Stella comes with some fun habits. She won’t do her business while attached to leash, but she won’t necessarily come in when called. We don’t have a fenced in yard, so this makes things tricky. She was doing better with it, but then the storm door swung shut and scared her and now coming in through the door at all is a tough sell.
The other night she took off and ran through The Crap Garden next door, and it reminded me that I should tell you about The Crap Garden.
The Crap Garden is carved out of the land behind our next door neighbor’s house (even though they do not own said land). It’s full of oddities: broken clocks, old mailboxes, broom handles stuck in the ground like fence posts. Koosh balls in jars, wind chimes hung from trees, astroturf pathways, bed frame railways, vases stuck on the ends of branches, a life-sized Doberman statue, Jesus encased in half a water cooler bottle, mirrors, shelves pulled from the ends of neighboring driveways on garbage day. All of it is arranged very precicely. And all of it moves and makes noise, and the noises change depending on the season. Few things in life are so creepy as the sound of an iced over pinwheel creaking and spinning in the middle of the night while frozen wind chimes tinkle in the background.
When we first moved here, The Garden Gnomes would bring half the stuff from the garden inside to store for the winter. This year I did not see the massive crap migration, which involves laying all the crap out on the yard and then hauling it into the house in laundry baskets in many many trips. Sadly, I suspect Mr. Gnome has not been feeling well as of late, and this means much of the crap will spend the winter outside, covered in plastic bags and packing tape.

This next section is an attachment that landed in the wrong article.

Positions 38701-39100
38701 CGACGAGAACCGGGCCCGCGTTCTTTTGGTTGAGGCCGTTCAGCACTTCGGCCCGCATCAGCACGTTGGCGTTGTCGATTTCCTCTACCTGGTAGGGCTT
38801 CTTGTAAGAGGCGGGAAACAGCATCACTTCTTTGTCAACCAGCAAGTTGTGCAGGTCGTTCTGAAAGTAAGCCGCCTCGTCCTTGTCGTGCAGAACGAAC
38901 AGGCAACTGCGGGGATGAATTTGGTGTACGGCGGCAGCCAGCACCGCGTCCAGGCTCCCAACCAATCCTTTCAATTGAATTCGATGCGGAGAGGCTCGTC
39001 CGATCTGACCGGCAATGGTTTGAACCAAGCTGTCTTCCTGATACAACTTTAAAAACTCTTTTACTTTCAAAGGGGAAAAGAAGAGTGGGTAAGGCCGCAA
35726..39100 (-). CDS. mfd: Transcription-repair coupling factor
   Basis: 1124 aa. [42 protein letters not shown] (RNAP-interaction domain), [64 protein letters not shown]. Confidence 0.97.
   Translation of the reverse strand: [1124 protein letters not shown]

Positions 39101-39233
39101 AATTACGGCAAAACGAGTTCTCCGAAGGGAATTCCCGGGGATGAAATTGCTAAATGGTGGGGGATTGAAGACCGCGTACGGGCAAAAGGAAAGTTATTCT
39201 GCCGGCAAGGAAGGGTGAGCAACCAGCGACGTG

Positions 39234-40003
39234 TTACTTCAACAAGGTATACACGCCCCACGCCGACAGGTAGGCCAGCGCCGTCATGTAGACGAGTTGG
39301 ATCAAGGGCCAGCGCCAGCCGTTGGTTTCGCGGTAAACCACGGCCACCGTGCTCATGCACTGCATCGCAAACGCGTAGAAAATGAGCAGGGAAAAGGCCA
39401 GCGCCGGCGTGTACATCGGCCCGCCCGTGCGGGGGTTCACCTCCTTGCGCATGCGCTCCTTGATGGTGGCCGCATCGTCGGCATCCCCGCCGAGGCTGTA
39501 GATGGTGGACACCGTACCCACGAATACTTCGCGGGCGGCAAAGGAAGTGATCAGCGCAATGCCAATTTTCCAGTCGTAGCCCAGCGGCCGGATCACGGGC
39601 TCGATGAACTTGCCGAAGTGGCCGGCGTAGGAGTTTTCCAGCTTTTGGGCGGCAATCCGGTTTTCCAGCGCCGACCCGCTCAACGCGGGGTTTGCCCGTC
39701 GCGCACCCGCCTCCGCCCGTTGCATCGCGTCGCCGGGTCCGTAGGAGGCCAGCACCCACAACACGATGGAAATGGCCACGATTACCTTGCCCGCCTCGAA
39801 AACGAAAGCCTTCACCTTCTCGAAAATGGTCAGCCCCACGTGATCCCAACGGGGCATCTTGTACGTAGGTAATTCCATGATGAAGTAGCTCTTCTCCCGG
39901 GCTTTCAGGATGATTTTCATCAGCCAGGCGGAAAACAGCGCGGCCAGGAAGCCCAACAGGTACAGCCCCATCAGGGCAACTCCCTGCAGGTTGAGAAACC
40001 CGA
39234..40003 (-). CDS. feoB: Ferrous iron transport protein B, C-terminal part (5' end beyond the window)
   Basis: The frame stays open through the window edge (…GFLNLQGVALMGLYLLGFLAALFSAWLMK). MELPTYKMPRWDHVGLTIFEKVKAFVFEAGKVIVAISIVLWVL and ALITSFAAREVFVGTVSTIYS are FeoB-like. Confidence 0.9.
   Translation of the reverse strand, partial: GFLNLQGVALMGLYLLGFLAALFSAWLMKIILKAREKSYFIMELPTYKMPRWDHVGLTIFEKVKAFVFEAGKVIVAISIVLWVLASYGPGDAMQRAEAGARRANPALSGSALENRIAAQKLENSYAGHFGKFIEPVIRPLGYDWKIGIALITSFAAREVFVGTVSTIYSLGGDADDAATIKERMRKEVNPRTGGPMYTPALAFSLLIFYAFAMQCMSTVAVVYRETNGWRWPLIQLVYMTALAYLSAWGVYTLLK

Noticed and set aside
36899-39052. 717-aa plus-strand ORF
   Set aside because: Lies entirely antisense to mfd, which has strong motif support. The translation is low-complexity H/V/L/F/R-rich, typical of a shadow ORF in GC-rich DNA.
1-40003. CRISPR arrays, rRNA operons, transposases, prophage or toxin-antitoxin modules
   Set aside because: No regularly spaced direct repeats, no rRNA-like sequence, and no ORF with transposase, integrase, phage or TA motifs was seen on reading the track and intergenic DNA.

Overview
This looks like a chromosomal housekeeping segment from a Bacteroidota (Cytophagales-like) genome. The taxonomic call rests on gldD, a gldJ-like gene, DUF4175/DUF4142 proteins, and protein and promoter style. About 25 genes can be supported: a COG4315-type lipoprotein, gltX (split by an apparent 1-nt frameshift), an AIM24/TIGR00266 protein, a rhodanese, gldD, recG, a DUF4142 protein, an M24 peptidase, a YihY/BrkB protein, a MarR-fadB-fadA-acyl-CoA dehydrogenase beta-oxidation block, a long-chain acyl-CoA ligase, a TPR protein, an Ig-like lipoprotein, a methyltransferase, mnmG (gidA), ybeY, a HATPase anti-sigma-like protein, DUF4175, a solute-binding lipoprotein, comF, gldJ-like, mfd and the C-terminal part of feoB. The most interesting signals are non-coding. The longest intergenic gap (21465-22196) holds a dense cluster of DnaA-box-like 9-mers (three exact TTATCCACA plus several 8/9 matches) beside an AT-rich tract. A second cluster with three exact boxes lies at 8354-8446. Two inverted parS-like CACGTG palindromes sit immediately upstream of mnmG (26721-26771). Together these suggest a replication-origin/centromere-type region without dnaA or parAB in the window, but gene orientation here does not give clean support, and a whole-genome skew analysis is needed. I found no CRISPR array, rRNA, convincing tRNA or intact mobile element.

I used to very much not get along with the Gnomes, because every time I tried to do anything in our yard, Mrs. Garden Gnome would come over to tell me I was doing it wrong. Sometimes her points would be valid, but sometimes they wouldn’t be. Had she been right all the time, I would have been more tolerant of the situation. The bad advice mixed in with good and tied up with a healthy does of judgment just got me revved up and pissed off. But over the years, we’ve come to more of an understanding of each other. She seems to respect my efforts in growing some of my own food, even though she’s made it known that she doesn’t think I weed enough. And I have some malfunction in my brain that reverses the whole “familiarity breeds contempt” thing.
Seeing her out on her hands and knees picking tiny pieces of dead grass out of the lawn, mowing three times a week, or shoveling her driveway at the slightest hint of a flake has endeared her to me. Her penchant for watching me work in the yard from her kitchen window has proved useful, as she’s taken it a step further and will often run out to bring me a garden tool to borrow if she feels I’m not using the appropriate one. And over the growing season, we regularly exchanged little packages of our harvested goods by leaving them on each others’ back patios. She’s given me a lot of good advice as of late, including warning me to pace myself when I work in the garden so I don’t get burnt out. So, I have to say that I like her now. I appreciate her. She’s a part of this place that’s now my home, and I am, at the risk of sounding sappy, grateful for her.
Even The Crap Garden has started to grow on me. Chasing Stella down the garden paths the other night, it seemed less creepy and more magical. The assorted crap glistening by moonlight through a thick dusting of snow, was . . . beautiful. And it is, after all, a fantastic example of recycling.